SALEM — The Oregon Liquor Control Commission was inundated with 1,001 applications in the in the lead up to a temporary hiatus on processing marijuana business licenses that was intended to allow the agency to work through a backlog of applications.
On May 30, the agency announced it would set aside any license applications received after June 15 in favor of first tackling a backlog of 1,423 license applications. The influx of applications adds more work for 13 commission employees who were already overwhelmed by the workload.
“We expected there would be a surge of some kind,” says Mark Pettinger, an agency spokesman. “We didn’t know how much or how great.”
The workload includes applications for new licenses, renewals and changes in ownership or other aspects of existing licensees.
It’s not clear how long it may take the OLCC to get through the new backlog of about 2,295 applications.
These include applications in various stages of the vetting process, according to OLCC records.
Eight applications have been received since the hiatus went into effect.
Ninety-two more license applications have been approved since the hiatus was announced, bringing the total number of active licenses to 1,964.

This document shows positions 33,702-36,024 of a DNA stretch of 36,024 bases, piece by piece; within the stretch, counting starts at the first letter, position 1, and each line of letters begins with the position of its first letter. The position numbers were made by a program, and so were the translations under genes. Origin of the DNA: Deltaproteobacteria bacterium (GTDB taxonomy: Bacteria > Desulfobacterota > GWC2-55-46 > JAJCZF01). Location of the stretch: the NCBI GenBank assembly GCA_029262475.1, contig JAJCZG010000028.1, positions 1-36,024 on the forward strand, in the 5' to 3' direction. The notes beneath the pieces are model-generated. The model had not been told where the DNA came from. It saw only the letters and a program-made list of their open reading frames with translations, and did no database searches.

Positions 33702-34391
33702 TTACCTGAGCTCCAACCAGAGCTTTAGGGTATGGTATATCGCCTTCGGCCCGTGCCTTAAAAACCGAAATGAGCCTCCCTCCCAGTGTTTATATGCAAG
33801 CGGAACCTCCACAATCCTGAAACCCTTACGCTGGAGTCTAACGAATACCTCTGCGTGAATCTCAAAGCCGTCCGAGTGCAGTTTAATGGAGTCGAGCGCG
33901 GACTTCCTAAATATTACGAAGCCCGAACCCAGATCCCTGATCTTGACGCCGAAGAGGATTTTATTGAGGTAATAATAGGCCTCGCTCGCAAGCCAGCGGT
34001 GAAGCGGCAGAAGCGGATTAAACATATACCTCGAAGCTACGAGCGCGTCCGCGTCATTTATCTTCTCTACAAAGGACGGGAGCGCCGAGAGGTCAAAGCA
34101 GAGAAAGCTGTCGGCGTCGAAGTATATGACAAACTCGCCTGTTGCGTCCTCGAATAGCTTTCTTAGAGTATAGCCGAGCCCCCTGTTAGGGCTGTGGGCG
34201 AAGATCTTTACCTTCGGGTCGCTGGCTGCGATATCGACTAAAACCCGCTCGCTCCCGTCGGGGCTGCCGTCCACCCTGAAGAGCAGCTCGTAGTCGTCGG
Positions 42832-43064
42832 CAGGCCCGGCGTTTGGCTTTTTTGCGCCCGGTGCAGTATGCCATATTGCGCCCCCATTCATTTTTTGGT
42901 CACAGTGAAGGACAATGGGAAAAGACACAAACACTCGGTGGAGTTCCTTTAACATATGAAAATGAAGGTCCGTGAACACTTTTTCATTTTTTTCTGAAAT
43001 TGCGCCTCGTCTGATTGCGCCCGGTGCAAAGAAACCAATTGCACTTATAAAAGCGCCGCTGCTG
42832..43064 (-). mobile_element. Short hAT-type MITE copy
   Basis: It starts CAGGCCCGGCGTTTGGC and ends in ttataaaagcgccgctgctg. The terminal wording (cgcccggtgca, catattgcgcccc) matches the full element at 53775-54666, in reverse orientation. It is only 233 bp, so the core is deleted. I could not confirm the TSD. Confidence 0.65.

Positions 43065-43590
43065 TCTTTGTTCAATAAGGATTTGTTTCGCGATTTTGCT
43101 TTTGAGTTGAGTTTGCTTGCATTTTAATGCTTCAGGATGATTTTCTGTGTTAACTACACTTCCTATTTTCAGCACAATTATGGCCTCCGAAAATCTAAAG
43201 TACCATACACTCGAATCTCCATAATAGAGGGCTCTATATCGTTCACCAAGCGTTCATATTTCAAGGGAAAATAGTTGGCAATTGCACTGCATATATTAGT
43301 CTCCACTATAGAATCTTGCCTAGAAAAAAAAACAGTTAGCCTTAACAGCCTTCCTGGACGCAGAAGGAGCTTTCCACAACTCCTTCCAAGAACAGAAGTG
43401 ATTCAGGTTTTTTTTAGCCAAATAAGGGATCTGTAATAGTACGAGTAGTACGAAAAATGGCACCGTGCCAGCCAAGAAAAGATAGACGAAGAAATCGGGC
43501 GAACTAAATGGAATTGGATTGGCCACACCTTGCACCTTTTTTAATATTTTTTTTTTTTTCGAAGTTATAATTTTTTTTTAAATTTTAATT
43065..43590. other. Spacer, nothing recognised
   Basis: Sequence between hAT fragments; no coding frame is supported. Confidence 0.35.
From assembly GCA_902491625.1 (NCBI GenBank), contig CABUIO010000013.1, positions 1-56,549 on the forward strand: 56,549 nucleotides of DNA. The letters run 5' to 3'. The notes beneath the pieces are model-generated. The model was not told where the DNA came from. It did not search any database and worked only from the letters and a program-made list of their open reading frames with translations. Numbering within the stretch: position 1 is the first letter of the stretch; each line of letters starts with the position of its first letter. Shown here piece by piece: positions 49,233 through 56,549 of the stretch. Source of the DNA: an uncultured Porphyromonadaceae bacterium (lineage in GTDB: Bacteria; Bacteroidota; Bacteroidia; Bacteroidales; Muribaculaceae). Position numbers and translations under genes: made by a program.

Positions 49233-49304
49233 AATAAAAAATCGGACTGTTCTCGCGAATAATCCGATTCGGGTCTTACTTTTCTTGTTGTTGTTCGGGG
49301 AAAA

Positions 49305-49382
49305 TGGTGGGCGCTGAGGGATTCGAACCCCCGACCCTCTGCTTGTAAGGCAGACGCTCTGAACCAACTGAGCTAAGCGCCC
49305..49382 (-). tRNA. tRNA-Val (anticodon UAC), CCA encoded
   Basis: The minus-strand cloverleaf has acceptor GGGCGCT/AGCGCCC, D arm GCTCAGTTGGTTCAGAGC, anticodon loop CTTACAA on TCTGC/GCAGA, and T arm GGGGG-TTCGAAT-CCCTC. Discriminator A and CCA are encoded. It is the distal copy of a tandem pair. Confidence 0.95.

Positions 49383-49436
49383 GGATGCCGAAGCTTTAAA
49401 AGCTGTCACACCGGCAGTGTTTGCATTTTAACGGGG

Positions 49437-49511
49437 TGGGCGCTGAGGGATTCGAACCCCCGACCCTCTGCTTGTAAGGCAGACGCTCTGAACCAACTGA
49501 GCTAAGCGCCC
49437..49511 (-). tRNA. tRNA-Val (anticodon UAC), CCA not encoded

The backlog includes both applications for new businesses and applications to change business structures or ownership when they concern changes to majority ownership stake.
After Oregon voters signed off on legalizing recreational marijuana in 2014, and the state started standing up a regulatory system, the number of people seeking to get into the market significantly exceeded the state’s expectations.
And now that the market has matured somewhat, more businesses are changing their structures or their ownership.
Ownership changes require a new business application when the change concerns 51 percent or more of the ownership stake, or when a business structure change means there’s a new majority owner.
The agency estimates that a license renewal takes about 80 percent of the time it takes to process a new license.
The amount of time it will take to get through the backlog will depend on staff availability, Pettinger said. The agency plans to ask for more workers.
“The workload is just so constant and significant that with the current staff, we’re going to be continuing at the same pace unless we get additional resources,” Pettinger said.
Different types of applications move through the system at different rates — it’s generally quicker to process applications from wholesalers, retailers and processors than it is to process applications from marijuana producers, Pettinger said.
Applications the agency received after the June 15 deadline will still be processed, the agency says, but will be at the back of the line.
The agency is still processing marijuana worker permit applications. Those are required to work in the recreational marijuana industry.
There are 31,029 active worker permits, with 17,486 more accepted but not paid, and 1,969 under review, as of July 12.